Program Administrator

* Manage and build the collection

* Provide access (scheduling)

* Safe and inviting environment

* Programs to support reading, content, and student interests

* Outreach to community and stakeholders

Instructional Partner

* Collaboratively plan to support curriculum

* Tech integration

* Information literacy skills

* Connect academic to personal for your students

Information Specialist

* Updated collection

* Curriculum development

* Copyright / digital citizenship


* Provide access to resources (databases, etc.)

School Leader

* Goals set and driven by data

* PD leader (at your school and beyond)

* Model (PLN, digital citizenship, pedagogy)

* Active member of academic leadership team

As I started to explain the traditional four roles, it became clear that "teacher" was actually a stop-word to describing what we actually do. When I say we are "teachers" the reaction is, "OK, I can have them teach library class. Over there, apart from the content instruction. They can be another special so my teachers can have more planning time!" I clearly needed to reframe their understanding.

When I was a kid, my mom used to hide wheat germ and other healthy stuff in my oatmeal cookies. I didn't know the good stuff was there-I just thought it was a cookie! I have come to feel the same about the role of "teacher" for SLMSs. If we roll "teacher" into "instructional partner," it becomes clearer that while we do teach, our teaching is dependent on collaboration and coteaching with the classroom teacher. We can't do our jobs without them, and vice versa. We are the information literacy subject matter experts (SME), and in order to teach any curriculum with fidelity, you must involve the SME. As instructional partners, SLMSs don't always stay in the library; they actually go in to classes with the teachers! Because we are trained as teachers, we demonstrate excellent pedagogy and classroom management, but working in partnership with teachers allows for greater differentiation and mastery. Bottom line, it's good for kids!

In DCPS, during districtwide professional development (PD) days, SLMSs were traditionally taken out of their schools for separate training, so they were not part of the instructional team and not trained on the same programs or curricula as the teachers. We have changed that model because in order to be at the table, sometimes we need to invite ourselves. SLMSs now participate in their school-based PD so they are full members of the team. Our SLMSs are expected to provide professional development in their schools and to build strong professional learning networks, so every month, they will also receive a half-day of additional PD, often in same-level groups, to ensure that they have the training and tools to be the information literacy SMEs in their schools and to build their professional learning network (PLN).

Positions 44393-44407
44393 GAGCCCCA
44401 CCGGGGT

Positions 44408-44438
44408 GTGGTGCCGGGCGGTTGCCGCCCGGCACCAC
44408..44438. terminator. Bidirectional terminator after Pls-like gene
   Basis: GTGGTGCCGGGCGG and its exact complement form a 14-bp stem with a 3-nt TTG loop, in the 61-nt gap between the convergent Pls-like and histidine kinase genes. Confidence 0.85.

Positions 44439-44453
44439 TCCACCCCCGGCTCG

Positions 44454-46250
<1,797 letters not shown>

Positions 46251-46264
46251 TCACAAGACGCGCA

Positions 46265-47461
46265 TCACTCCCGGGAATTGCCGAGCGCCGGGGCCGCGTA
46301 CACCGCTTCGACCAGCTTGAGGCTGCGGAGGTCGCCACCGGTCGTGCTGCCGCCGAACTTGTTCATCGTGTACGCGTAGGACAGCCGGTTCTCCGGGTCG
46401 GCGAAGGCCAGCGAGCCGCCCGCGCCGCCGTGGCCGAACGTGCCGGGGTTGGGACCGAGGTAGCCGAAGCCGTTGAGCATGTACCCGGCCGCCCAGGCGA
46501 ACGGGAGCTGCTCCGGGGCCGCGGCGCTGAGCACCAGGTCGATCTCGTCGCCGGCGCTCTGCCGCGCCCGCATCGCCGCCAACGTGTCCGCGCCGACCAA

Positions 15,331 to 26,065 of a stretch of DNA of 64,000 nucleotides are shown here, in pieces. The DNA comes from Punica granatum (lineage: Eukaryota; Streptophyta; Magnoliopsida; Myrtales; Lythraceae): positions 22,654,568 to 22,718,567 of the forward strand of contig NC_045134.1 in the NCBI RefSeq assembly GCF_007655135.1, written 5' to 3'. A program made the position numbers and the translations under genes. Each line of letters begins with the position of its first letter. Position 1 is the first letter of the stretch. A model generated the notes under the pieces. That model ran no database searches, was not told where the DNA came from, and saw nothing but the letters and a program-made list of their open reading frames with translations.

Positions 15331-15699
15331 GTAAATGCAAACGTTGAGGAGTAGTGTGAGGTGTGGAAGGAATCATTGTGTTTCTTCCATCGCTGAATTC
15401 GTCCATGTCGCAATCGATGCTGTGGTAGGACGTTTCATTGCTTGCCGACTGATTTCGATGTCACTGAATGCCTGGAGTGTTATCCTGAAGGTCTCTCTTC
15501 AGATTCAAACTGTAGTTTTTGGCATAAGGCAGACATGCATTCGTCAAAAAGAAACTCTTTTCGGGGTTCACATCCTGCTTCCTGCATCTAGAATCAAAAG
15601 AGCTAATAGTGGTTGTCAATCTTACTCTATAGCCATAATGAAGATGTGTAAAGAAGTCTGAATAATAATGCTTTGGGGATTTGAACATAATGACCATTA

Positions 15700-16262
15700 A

Principals, assistant principals, instructional specialists, department chairs, and teachers are coming to understand that SLMSs can--and should--participate in collaborative lesson planning and curriculum writing, as well as delivery of instruction and assessment, because SLMSs are instructional partners. Many school administrators are adding the SLMS to their school leadership team to ensure that they include the unique big-picture perspective that only the SLMS can bring. It is becoming clear to them what we do, because I am emphasizing "school leader" and "instructional partner" while hiding some of the good-for-you teacher stuff inside. I'm not changing what we do, just the way that we explain it. It's not enough for us to understand; "they" need to get it, and dropping "teacher" while adding "school leader" seems to be working here in DCPS.

Chancellor Kaya Henderson chose to include a visit to our districtwide SLMS preservice PD on a day filled with teacher trainings all over the district. She arrived while I was discussing the four roles as I see them: program administrator, informational specialist, instructional partner, and school leader. She asked to have a copy of the PowerPoint slide (content below), and I believe she will help spread the word. We look forward to starting the 2014-2015 school year with a certified SLMS in almost every school building!

Jennifer Boudrye, guest columnist for "Advocacy" in this issue, is the Director, Library Programs, District of Columbia Public Schools.
COPYRIGHT 2014 E L Kurdyla Publishing LLC
No portion of this article can be reproduced without the express written permission from the copyright holder.
Copyright 2014 Gale, Cengage Learning. All rights reserved.

Article Details
Printer friendly Cite/link Email Feedback
Title Annotation:ADVOCACY; school library media specialist
Author:Boudrye, Jennifer
Publication:Teacher Librarian
Geographic Code:1USA
Date:Oct 1, 2014
Previous Article:Welcome to school!
Next Article:A place for readers theater.

Terms of use | Privacy policy | Copyright © 2020 Farlex, Inc. | Feedback | For webmasters